For the second consecutive season, Lions general manager Bob Quinn will be picking in the top 10. Last year, he selected tight end T.J. Hockenson at No. 8. This year, Quinn has the No. 3 overall pick, and will have his choice of a number of elite prospects in this class.
"I think I said this a couple days ago that we're drafting at three so we have to look at everybody," Quinn said at the Combine. "We can't just concentrate on one or two positions, so we'll concentrate on all the positions. The best players in the draft, the best players in college football. Obviously, we've been watching them all year. We're going to evaluate all the positions."
Detroit's pick at No. 3 is also expected to be a prime candidate for teams to move up, potentially looking for a quarterback. This should give Quinn options. He can take the best player on his board at No. 3, or he could potentially move back, gain some additional draft capital, and still get a top notch player with the first pick. It will be interesting to see how it plays out starting April 23.
Here are five players who could be in the mix with Detroit's top pick:
1. Chase Young, DE, Ohio State, 6-5, 264
The consensus top player in this draft class, Young is a skilled and athletic pass rusher who broke the Ohio State single-season sack record in 2019 with 16.5. Some draft analysts think he's a better prospect coming into the league than former Buckeyes teammates Joey Bosa and Nick Bosa.
Young can rush from the defensive end spot and stand up as an outside linebacker. There are few holes in his game, and he'd match best player available with position of need for Detroit. If he's somehow still on the board at No. 3, he'd be really hard to pass up.
2. Jeff Okudah, CB, Ohio State, 6-1, 205
A really clean prospect, Okudah is the best cornerback available in the draft. There's a drop off to the second wave of players at the position. He's a man-cover corner who allowed a career passer rating of 55.7 over his three seasons at Ohio State and a completion percentage of just 43.2 when opposing passers threw his way.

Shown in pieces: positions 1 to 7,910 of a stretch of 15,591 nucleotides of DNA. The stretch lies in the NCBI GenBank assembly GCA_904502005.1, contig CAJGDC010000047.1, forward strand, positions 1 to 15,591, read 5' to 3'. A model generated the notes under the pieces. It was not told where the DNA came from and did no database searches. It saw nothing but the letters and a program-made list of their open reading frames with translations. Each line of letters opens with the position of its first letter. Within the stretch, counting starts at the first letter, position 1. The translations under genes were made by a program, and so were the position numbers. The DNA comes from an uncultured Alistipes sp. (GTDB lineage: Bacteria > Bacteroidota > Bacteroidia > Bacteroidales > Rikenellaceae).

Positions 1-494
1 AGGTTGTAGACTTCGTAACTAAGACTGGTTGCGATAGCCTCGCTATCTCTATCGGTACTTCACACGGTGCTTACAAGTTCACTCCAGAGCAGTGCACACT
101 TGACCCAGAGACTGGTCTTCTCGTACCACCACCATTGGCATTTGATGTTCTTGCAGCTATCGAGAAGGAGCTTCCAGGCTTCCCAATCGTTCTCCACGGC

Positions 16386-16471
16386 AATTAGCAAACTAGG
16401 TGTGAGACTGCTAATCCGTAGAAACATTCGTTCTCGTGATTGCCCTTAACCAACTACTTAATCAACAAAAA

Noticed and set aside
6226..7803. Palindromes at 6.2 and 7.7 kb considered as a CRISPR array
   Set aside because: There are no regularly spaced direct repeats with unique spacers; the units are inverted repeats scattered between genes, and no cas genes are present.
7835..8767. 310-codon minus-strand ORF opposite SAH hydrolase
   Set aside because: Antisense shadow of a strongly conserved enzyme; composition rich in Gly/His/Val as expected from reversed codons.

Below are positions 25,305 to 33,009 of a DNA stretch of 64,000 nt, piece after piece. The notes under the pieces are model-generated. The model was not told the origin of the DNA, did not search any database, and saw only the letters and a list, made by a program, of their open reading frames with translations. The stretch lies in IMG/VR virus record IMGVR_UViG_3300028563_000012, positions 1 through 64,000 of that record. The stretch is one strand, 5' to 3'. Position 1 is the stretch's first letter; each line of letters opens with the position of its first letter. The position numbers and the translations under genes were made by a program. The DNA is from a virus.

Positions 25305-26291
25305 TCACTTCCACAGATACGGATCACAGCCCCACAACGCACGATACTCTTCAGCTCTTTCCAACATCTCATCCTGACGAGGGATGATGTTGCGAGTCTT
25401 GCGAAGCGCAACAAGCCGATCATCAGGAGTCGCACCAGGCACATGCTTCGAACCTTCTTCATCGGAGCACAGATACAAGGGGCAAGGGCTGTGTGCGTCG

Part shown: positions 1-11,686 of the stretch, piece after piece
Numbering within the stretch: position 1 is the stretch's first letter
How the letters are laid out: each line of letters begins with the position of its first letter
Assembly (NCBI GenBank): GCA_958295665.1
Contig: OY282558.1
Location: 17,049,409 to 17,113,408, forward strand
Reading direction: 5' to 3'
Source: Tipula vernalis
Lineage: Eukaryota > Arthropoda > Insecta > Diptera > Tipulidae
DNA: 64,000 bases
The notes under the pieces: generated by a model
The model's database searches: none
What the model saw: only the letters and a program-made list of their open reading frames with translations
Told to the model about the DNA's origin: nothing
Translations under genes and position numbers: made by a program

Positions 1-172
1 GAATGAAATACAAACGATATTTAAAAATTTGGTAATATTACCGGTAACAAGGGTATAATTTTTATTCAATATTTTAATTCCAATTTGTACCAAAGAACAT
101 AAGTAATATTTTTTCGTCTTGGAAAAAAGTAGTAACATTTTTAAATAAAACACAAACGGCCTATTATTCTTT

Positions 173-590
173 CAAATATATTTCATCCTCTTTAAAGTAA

He's got terrific size and speed, and fits how Detroit likes to play the cornerback position within their defense. Like Young, he could fit best player available at a position of need, especially if Young is off the board in the top two picks.
3. Derrick Brown, DT, Auburn, 6-5, 326
The Lions have revamped the interior of their defensive line with the signings of Danny Shelton and Nick Williams in free agency, but they could still use more talent and depth at the position. That's where Brown steps in. He's the best defensive tackle in this class and a dominant player along the interior.
He has a rare combination of size, quickness and disruptive traits. He's quick enough to shoot gaps and get into the backfield, but really excels taking on double teams and preying on runners while two-gapping. He's a do-it-all defender from the interior.
4. Isaiah Simmons, LB, Clemson, 6-4, 238
The Butkus Award winner as the nation's top linebacker, Simmons is a rare prospect athletically with position versatility. He had a terrific quote at the Combine when asked what position he plays. He responded with, "defense." There's really no arguing with that. He can play linebacker, safety and even rush the passer from the edge.
His 40 time of 4.39 was impressive for a player his size. He can match up in the slot and run with the league's talented tight ends. Simmons notched 104 tackles, 16.5 tackles for loss, eight sacks, three interceptions and eight pass breakups last season. Talk about production.
5. Tua Tagovailoa, QB, Alabama, 6-0, 217
The Lions are committed to quarterback Matthew Stafford, who has three years left on his contract, so this move would be for the future. Before Tagovailoa's hip injury ended his 2019 season in Alabama, he was widely considered the top pick in the draft. His injury, coupled with LSU QB Joe Burrow's record-setting 2019 Heisman campaign, put Burrow as the favorite to go No. 1 to Cincinnati, but Tagovailoa is still an interesting prospect.
He's got all the talent in the world, but he also has a long track record of injuries. He would sit behind Stafford and be the quarterback of the future as a dual-threat player with a career touchdown-to-interception ratio of eight-to-one playing in the SEC. Not sure if this makes sense given Detroit's need to play competitive games in December, but in terms of level of talent to be considered a top three pick, Tagovailoa fits.